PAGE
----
Insights

09 August 2016

By Giles Read, head of campaigns

Giles Small

For many international companies based in the UK, it’s time to pick up the megaphone. Foreign-owned businesses largely kept quiet as the Brexit debate thundered on – understandably so, for fear of attracting vitriol from outspoken Brexiteers, or perhaps because they were simply unclear what a “Leave” vote would really mean for them.

Now, like domestic UK companies, they need to have their say. Britain’s terms of trade with Europe and the rest of the World remain unclear, of course. But for that very reason, it’s time at last for overseas investors to unmuzzle themselves and enter the Brexit debate with full cry.

Discussions are moving towards negotiation around some form of Brexit, with politicians, pundits and myriad interest groups clamouring to have their say. But in the noisy echo-chambers of Westminster and Brussels, businesses that supply this country with actual jobs, skills and tax revenues need to fight to get their voices heard. Effective communication will be a vital tool.

For foreign and domestic companies alike, it’s time to switch the corporate communications function into campaign mode:

  • Map out your stakeholders to consider what they need to hear and what you would like them to do for you. Consider everyone - a holistic strategy will get results
  • Identify new allies to assist with your campaign. If your employees have a trade union,for example, consider pulling in its support. Protecting your business equates to protecting the wellbeing of your employees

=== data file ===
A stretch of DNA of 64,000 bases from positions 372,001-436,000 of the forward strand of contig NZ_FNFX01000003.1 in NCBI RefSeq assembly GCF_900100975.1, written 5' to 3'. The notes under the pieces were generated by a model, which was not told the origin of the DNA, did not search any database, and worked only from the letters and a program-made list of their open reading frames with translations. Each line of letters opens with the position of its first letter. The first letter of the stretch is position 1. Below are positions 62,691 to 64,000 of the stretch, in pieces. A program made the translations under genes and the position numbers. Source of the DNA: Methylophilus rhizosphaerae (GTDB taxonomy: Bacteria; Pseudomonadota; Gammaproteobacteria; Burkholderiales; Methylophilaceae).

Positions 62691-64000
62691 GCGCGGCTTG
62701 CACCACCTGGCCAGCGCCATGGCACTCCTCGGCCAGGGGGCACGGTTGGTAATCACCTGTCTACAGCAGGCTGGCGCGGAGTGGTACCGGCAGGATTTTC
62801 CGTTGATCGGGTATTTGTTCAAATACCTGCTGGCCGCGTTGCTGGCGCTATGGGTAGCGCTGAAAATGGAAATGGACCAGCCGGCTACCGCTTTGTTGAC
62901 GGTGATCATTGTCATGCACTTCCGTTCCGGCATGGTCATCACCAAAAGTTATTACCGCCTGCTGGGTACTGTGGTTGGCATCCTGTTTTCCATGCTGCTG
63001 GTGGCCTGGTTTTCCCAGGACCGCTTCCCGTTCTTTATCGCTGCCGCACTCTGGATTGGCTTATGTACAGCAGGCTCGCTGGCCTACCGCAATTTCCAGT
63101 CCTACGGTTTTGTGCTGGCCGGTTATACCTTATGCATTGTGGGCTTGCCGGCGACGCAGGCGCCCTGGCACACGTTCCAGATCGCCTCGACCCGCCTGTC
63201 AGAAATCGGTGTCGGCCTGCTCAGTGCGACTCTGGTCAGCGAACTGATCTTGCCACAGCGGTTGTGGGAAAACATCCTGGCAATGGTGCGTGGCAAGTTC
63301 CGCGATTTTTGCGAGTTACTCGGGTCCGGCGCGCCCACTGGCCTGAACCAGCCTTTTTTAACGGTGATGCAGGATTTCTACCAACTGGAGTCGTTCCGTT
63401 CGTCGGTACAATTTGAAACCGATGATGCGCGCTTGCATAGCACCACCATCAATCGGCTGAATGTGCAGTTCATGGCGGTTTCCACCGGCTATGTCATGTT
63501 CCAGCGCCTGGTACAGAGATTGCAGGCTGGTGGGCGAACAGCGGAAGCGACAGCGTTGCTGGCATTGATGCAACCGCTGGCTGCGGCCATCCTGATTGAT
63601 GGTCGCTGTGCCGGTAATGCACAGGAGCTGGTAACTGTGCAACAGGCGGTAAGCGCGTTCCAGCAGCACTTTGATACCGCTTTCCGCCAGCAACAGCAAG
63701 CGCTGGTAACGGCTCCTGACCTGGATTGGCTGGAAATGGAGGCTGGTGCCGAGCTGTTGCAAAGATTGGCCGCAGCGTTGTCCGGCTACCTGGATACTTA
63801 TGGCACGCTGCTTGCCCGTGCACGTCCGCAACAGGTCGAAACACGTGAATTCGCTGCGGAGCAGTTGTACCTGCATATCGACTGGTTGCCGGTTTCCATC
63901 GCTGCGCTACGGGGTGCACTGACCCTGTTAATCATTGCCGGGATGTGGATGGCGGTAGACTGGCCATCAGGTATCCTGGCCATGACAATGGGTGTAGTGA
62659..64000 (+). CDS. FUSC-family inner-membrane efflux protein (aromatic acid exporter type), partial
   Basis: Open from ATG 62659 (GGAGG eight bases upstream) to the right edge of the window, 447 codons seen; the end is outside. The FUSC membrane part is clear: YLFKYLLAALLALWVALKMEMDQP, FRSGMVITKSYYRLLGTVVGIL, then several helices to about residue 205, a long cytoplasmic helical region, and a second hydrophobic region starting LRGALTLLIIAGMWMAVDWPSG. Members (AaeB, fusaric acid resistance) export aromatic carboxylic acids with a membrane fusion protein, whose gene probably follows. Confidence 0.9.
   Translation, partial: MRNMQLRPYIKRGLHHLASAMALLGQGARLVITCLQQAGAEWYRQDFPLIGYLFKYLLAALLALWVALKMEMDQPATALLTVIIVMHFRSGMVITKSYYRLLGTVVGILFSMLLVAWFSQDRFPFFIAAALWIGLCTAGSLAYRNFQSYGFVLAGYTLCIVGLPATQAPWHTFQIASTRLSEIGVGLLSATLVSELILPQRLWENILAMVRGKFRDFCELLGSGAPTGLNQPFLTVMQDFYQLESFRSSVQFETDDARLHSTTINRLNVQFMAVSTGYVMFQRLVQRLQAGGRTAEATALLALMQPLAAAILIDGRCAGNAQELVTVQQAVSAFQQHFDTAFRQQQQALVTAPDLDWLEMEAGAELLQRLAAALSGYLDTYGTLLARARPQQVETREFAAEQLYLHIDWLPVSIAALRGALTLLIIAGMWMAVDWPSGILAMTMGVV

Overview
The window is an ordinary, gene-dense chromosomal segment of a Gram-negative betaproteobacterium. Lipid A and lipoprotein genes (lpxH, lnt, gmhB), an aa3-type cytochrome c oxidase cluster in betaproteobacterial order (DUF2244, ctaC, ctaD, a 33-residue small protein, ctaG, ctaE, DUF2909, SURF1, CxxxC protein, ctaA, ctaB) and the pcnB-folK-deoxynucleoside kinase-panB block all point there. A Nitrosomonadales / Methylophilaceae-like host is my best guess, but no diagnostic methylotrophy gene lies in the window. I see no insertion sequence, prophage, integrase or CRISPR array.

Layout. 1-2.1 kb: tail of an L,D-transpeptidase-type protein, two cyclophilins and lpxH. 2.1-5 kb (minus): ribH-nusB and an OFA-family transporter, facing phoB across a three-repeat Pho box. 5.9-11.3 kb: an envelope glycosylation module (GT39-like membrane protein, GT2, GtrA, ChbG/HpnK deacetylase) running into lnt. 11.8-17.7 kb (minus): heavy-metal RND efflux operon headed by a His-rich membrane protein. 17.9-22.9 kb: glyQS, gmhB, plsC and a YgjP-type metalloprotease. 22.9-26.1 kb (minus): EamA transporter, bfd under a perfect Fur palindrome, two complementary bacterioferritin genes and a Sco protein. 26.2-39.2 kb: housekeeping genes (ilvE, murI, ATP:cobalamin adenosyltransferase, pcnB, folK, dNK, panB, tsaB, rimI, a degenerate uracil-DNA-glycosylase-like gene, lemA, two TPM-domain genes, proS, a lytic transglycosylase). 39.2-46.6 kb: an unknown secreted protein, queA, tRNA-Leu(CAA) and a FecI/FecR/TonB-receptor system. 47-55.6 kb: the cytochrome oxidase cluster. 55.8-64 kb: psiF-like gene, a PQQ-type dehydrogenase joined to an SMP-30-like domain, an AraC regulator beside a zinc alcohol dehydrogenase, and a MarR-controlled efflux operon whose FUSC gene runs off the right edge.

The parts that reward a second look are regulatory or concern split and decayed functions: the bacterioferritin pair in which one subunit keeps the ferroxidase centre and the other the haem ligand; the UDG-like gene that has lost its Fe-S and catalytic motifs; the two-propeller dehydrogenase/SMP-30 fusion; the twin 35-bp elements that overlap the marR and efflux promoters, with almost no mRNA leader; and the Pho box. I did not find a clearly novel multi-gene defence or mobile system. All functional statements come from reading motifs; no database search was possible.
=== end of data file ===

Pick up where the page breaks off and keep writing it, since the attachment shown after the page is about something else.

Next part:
• Map out who you need to talk to and what they need to hear at all levels in the political arena from local authorities through to MPs, MEPs and Commissioners - especially if your business operates under the auspices of bilateral agreements 
  • Trade associations are important, since the interests of your peers and competitors will no doubt chime with your own. Combined, your voices will be stronger and more likely to be heard by policymakers and national negotiators in London and Brussels. The CBI in particular has been effective in aligning business interests recently and has a clear agenda for this period: http://news.cbi.org.uk/business-issues/uk-and-the-european-union/
  • Engage your employees in the effort by communicating regularly with them about what you’re trying to achieve and how they can help. Don’t just try to reassure them, rope them into the campaign. They are ambassadors for your business and can help. Grass roots activity in the age of social media is more effective than ever before
  • The media is, of course, an important channel for you, especially if you don’t feel you’re making headway in Whitehall. Commentary in articles, letters to the editor etc… Consider all avenues to get your views out there and protect your interests.
  • Finally, regularly communicate with your investors around the topic. Make them understand the efforts you are making

At this epoch-making moment, there will be winners and losers. Company Boards have a responsibility to make sure that their shareholders are not among the losers. If they do not, they may not survive what looks likely to be a series of troubled AGM seasons in the years ahead.